Wednesday, October 18, 2006


Humanity may split into two sub-species in 100,000 years' time as predicted by HG Wells, an expert has said.

Errrrm, yeah. ok...

But in the nearer future, humans will evolve in 1,000 years into giants between 6ft and 7ft tall, he predicts, while life-spans will have extended to 120 years, Dr Curry claims.

Physical appearance, driven by indicators of health, youth and fertility, will improve, he says, while men will exhibit symmetrical facial features, look athletic, and have squarer jaws, deeper voices and bigger penises.

Women, on the other hand, will develop lighter, smooth, hairless skin, large clear eyes, pert breasts, glossy hair, and even features, he adds. Racial differences will be ironed out by interbreeding, producing a uniform race of coffee-coloured people.

However, Dr Curry warns, in 10,000 years time humans may have paid a genetic price for relying on technology.

Spoiled by gadgets designed to meet their every need, they could come to resemble domesticated animals.

errrrm, right. Isn't this what Peter Kolosimo said? But didn't he blame the moon being closer to the earth?
Further into the future, sexual selection - being choosy about one's partner - was likely to create more and more genetic inequality, said Dr Curry.
The logical outcome would be two sub-species, "gracile" and "robust" humans similar to the Eloi and Morlocks foretold by HG Wells in his 1895 novel The Time Machine.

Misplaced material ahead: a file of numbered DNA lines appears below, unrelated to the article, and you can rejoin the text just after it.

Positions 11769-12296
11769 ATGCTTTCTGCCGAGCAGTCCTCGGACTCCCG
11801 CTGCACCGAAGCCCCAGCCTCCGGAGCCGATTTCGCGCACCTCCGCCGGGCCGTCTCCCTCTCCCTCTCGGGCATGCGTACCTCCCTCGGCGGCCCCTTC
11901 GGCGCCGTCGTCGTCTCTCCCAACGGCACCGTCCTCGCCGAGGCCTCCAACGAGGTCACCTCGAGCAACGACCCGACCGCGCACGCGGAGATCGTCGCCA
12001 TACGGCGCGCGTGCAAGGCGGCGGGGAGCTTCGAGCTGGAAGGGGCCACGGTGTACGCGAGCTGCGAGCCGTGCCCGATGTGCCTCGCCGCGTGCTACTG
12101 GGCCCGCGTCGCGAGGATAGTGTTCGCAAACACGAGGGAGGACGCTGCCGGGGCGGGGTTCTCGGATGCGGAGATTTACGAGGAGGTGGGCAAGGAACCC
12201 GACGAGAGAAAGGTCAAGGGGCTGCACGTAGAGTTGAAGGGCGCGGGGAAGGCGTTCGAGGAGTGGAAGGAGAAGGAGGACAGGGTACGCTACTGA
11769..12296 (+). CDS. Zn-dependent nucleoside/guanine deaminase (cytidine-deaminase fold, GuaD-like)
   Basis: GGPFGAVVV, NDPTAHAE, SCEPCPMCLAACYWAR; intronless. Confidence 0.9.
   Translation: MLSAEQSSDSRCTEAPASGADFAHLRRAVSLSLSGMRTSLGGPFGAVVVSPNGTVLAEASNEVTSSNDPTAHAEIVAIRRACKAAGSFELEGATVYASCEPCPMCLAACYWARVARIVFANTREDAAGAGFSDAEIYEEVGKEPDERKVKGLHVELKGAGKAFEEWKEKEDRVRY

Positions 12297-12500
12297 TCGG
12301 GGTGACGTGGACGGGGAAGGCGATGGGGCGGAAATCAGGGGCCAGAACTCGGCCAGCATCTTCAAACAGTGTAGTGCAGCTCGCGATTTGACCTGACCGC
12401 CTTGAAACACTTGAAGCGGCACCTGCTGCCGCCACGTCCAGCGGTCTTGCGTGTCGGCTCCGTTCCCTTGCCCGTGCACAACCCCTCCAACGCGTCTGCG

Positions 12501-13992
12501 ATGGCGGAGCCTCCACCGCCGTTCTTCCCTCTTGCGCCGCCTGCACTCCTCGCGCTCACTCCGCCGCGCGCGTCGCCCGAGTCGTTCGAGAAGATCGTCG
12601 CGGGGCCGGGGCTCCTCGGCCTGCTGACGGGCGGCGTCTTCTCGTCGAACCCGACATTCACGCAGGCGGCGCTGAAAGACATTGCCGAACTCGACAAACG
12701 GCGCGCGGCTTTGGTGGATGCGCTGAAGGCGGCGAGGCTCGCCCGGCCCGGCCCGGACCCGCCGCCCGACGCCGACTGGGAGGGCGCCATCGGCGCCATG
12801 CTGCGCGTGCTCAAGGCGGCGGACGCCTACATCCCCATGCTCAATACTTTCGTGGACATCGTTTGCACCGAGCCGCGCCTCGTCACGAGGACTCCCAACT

"While science and technology have the potential to create an ideal habitat for humanity over the next millennium, there is a possibility of a monumental genetic hangover over the subsequent millennia due to an over-reliance on technology reducing our natural capacity to resist disease, or our evolved ability to get along with each other, said Dr Curry.

?????? I've lost the ability to comment. I'm going to use some random punctuation. (&^@**£??}}}

He carried out the report for men's satellite TV channel Bravo.

Ahh, I see. See here, here, here and here for further discussion.

1 comment:

Anonymous said...

Peter Kolossimo won an award. I hope you're not insinuating that he practiced so-called 'bad science'.

If Peter Kolossimo isn't right, how else do you explain the near-daily discovery of 12 foot human skeletons in Tunisia?

Eh? Eh?